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Small victories count the most

technofile  by al fasoldt

Columns and commentaries in a life-long dance with technology
 

Simple gray rule


In a time of sadness, small victories count the most
 

By Al Fasoldt

Copyright © 1991, The Syracuse Newspapers

I am used to being busy. But when I lost my dearest friend through an accident of fate a few weeks ago, I found myself unable to concentrate on anything except grief.

I realized, through a fog of sadness, that the daily ministrations of my multiple technologies—my super-fancy VCRs, my 6-foot-wide TV screen, my three computers, my telecommunications projects, my digital audio recordings—could do nothing to ease my loneliness.

The power company will not trust the meter the next time it sends me a bill. I have turned on only one light, the little desk lamp beside my word processing computer, and I have not watched my TV or listened to either of my two stereo systems for 16 days.

The words on the screen have replaced everything that had made my life busy in the times when I was happy. I type a few words and then press the key that eats them up, and then type a few words again. Gradually I see my thoughts in the etched phosphorescence of my monitor. They are jarring.

I don't want to be like this. There are things I have to do.

But I keep on writing. For decades, I had always written with music in the room—Haydn, or maybe the funk group called War, or early Beethoven, or the mystic and eventually crazed Russian, Scriabin. If I'd had to stay on terms with the neighbors, I had always switched off my loudspeakers and listened over my headphones.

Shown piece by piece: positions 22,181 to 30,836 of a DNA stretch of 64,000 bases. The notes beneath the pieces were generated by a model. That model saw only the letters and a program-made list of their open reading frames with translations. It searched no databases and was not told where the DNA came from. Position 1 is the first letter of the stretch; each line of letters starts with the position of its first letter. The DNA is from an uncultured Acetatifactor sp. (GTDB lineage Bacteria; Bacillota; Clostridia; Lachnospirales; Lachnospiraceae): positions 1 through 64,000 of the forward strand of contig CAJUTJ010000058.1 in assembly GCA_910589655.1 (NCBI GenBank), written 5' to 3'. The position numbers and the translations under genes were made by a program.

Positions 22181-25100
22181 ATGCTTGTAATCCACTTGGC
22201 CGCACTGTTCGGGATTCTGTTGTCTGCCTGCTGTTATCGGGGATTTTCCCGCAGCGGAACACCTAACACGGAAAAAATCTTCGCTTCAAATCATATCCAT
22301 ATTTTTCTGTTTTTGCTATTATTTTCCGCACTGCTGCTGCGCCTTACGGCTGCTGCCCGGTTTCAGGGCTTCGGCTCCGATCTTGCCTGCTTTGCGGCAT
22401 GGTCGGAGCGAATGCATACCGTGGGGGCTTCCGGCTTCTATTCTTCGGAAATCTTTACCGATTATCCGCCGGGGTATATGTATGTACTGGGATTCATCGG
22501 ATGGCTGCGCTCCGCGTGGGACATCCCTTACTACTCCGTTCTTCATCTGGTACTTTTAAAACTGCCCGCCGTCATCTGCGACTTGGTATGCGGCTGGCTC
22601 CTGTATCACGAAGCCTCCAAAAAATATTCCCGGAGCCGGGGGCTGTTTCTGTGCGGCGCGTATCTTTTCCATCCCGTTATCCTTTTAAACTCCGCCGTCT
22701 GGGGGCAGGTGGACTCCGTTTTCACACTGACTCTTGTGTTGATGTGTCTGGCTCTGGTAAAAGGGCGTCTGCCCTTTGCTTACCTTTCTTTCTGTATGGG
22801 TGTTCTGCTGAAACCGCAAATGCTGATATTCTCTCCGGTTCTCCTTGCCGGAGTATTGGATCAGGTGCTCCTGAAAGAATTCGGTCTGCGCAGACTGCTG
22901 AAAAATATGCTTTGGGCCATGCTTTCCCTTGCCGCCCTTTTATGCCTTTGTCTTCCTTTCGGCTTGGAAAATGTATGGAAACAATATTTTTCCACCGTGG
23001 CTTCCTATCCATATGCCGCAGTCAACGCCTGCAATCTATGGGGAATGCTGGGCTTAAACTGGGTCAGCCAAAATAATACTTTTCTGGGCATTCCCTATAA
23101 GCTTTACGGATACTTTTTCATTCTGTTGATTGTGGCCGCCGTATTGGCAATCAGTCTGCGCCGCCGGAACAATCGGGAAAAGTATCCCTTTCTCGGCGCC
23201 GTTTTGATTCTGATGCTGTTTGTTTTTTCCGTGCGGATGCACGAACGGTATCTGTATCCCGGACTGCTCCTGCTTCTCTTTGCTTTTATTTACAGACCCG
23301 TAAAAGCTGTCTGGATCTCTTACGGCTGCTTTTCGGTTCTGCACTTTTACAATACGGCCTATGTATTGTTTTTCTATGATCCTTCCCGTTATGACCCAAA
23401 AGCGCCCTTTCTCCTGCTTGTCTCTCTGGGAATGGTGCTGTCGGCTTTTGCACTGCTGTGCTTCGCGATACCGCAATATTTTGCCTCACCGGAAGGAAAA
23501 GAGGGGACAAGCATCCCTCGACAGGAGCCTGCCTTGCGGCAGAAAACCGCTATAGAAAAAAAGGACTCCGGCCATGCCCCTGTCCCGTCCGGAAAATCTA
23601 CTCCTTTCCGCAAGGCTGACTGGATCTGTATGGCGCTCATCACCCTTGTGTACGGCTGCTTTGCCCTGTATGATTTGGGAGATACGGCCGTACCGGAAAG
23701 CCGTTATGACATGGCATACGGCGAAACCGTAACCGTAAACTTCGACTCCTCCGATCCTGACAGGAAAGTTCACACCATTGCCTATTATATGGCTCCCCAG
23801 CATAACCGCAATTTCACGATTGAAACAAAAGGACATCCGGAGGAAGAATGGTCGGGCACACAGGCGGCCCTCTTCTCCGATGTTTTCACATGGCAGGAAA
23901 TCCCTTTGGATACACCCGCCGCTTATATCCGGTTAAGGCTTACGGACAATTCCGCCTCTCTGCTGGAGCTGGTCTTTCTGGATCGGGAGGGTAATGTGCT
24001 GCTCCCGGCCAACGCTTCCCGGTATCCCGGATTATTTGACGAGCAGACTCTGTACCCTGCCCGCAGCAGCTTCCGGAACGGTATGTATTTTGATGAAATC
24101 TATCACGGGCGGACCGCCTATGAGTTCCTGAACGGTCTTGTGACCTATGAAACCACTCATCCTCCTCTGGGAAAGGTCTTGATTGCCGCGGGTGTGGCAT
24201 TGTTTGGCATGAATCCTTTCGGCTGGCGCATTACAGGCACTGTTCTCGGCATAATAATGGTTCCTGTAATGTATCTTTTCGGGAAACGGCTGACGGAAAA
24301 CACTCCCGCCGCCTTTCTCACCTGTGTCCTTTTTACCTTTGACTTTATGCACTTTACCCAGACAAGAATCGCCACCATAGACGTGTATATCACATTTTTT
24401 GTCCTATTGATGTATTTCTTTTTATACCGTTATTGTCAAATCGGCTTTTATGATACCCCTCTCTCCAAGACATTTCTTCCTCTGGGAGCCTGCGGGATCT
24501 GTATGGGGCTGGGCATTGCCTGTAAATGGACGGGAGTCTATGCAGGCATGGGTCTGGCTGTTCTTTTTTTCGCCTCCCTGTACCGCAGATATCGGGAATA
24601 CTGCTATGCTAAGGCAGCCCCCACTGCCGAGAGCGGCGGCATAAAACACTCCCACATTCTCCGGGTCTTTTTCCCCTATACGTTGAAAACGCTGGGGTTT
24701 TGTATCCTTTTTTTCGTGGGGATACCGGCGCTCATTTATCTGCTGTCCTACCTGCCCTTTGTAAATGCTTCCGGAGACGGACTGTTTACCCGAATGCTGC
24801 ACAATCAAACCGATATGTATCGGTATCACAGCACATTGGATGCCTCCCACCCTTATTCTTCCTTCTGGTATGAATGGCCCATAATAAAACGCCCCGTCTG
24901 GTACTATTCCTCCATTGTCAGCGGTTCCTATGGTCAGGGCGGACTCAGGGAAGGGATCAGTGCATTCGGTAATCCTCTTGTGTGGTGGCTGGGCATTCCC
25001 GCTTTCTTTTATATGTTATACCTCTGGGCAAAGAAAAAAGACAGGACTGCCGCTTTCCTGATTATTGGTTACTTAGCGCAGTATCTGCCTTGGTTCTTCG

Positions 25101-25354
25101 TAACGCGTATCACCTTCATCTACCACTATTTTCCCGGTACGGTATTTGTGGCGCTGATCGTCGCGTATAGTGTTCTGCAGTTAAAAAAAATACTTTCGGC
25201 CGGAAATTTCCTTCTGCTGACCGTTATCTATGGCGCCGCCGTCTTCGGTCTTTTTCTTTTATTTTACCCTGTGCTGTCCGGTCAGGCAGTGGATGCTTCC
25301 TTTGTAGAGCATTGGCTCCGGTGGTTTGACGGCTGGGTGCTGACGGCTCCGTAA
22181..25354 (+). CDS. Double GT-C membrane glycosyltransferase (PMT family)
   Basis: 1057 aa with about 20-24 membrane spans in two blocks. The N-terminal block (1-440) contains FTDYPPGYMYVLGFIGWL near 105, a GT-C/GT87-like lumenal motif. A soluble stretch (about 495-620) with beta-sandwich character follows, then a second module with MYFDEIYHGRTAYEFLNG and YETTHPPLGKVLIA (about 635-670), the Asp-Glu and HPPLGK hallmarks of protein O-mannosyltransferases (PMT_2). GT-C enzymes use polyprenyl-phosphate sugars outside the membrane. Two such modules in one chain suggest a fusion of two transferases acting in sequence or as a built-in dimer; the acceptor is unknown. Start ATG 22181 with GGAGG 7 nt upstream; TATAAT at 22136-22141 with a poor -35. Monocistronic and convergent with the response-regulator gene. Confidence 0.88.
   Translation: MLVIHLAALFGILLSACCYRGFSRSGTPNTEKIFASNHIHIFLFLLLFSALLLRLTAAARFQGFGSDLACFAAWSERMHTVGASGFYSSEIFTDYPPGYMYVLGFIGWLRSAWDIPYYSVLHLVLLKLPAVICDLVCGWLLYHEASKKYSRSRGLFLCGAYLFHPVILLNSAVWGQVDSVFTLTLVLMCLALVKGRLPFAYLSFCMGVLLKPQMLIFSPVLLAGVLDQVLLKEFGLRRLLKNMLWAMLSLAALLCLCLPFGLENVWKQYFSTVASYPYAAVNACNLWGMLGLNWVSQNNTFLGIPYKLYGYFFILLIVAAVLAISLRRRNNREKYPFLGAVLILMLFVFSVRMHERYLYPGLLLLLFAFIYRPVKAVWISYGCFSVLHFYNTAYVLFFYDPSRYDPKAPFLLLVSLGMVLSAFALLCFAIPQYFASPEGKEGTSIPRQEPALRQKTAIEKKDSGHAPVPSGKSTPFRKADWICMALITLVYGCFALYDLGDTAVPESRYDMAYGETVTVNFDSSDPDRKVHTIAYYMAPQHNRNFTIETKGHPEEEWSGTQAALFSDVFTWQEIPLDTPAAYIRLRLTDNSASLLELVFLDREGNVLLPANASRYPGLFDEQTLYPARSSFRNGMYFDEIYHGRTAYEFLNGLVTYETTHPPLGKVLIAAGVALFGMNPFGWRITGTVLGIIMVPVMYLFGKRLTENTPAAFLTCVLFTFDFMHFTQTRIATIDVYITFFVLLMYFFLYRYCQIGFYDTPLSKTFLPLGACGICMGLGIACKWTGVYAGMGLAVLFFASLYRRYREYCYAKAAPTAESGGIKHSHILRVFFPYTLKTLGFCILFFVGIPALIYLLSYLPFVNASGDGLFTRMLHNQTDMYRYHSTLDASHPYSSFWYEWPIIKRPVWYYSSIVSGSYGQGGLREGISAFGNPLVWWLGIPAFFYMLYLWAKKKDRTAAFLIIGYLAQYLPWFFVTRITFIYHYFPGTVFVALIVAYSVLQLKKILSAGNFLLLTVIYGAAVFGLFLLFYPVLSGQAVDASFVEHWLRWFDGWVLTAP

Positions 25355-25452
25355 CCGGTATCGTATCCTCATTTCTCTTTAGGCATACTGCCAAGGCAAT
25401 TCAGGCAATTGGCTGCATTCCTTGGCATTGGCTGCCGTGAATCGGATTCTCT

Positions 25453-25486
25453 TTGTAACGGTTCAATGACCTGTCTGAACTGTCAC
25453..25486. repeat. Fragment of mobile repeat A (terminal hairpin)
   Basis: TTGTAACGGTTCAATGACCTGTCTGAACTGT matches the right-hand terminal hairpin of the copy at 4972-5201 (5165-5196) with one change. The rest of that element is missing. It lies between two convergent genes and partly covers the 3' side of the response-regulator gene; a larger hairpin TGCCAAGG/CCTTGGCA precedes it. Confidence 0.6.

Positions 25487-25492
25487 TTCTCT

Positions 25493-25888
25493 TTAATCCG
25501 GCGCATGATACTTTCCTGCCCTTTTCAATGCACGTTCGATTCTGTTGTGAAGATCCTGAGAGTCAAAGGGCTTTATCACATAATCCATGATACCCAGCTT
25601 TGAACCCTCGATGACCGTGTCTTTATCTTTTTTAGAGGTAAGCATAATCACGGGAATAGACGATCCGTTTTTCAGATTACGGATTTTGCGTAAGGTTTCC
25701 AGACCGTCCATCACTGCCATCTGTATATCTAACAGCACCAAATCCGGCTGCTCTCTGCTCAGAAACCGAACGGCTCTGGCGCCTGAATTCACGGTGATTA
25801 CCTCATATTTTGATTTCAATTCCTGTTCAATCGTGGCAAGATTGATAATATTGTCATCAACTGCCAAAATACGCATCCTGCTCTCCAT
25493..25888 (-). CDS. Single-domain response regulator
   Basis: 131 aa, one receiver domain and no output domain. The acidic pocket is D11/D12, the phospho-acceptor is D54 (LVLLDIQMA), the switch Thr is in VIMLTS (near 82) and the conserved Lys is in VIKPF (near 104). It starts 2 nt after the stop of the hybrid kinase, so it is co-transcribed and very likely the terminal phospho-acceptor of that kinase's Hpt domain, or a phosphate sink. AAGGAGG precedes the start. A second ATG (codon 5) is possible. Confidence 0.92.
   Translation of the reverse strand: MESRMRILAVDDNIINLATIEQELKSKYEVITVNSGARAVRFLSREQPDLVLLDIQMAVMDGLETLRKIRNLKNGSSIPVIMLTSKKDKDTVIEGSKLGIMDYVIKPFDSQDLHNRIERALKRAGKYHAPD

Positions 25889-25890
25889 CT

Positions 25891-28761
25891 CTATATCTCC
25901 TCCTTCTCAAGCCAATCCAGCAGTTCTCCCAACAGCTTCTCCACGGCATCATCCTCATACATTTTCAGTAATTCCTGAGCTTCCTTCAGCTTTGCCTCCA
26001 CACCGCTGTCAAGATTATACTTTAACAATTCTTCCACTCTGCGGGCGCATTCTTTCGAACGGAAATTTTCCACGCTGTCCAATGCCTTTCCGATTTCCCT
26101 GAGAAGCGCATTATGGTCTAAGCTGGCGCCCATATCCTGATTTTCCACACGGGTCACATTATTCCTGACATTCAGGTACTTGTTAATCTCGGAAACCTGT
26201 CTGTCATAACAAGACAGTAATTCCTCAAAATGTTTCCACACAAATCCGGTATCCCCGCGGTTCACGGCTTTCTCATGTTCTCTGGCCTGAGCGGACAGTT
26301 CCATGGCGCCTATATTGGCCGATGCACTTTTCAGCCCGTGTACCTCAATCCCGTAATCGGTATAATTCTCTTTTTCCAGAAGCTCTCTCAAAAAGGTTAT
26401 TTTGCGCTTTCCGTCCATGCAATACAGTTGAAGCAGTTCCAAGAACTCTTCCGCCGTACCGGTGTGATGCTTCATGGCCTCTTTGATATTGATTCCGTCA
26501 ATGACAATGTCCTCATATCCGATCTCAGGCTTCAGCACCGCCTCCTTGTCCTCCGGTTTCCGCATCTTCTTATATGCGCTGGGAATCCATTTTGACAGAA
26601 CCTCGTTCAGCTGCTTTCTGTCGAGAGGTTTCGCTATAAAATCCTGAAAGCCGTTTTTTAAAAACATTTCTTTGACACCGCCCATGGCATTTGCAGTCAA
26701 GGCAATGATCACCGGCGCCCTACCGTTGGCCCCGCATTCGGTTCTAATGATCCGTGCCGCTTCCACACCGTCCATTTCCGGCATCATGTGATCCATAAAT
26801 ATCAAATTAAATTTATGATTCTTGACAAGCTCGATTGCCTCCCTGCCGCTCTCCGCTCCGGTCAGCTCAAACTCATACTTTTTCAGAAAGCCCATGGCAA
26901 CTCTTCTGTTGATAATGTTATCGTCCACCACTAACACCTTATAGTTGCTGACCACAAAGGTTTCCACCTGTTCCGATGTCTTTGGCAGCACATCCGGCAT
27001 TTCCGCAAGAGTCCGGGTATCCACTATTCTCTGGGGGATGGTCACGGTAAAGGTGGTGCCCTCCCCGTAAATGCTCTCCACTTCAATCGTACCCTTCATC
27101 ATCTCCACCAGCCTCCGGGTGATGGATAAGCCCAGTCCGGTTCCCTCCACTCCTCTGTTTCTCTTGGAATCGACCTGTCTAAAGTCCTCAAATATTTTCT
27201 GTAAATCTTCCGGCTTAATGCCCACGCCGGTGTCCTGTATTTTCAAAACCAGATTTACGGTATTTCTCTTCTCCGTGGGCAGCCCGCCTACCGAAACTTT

The music had always washed over me and calmed me while I wrote. But every sound is annoying now. Music is noise. The sounds that I want to listen to are inside me. They are clanging, but I want to hear them.

I have to hear them.

They are unfriendly and urgent. They are asking me to join them in their frightful pealing. It is easy to let them take me in. These grieving bells have helped me cry.

The monotony of their tone is pushing me toward an inevitable release. It is a long time off.

But there are hopeful signs. This morning, unlike every other morning for these past 16 days, I turned off the word processor and began to write a computer program. I'm not very good at programming; my code is pretty loose, and I sometimes get lost in the middle of a difficult step.

But this time it was different. I sat, and I wrote, and I rewrote, and I fixed this part of the code and that part, like a demon racing a shadow. In three hours—a very fast time for a kludgy programmer like me—my little program took off like a swan. It sang, it soared, it climbed.

I was clever. I made it loop back on itself a dozen times, each time changing its identity slightly, each time doing something it hadn't done before. What would have been 5,000 bytes of code was only 600.

No one will see my little pearl. It's such a specialized program that no one else could ever have a use for it. I'll be using it every day in my telecommunications, and that's good enough for me.

I celebrated my new programming skill with a pint of gourmet ice cream. And then I went out and sat in the rare late-winter sun and felt something strange: I felt pleased with myself. I felt just a little bit good.

I came back inside and turned on the track lights in my living room. Sometimes, I reminded myself, the smallest victories are the ones that matter most.


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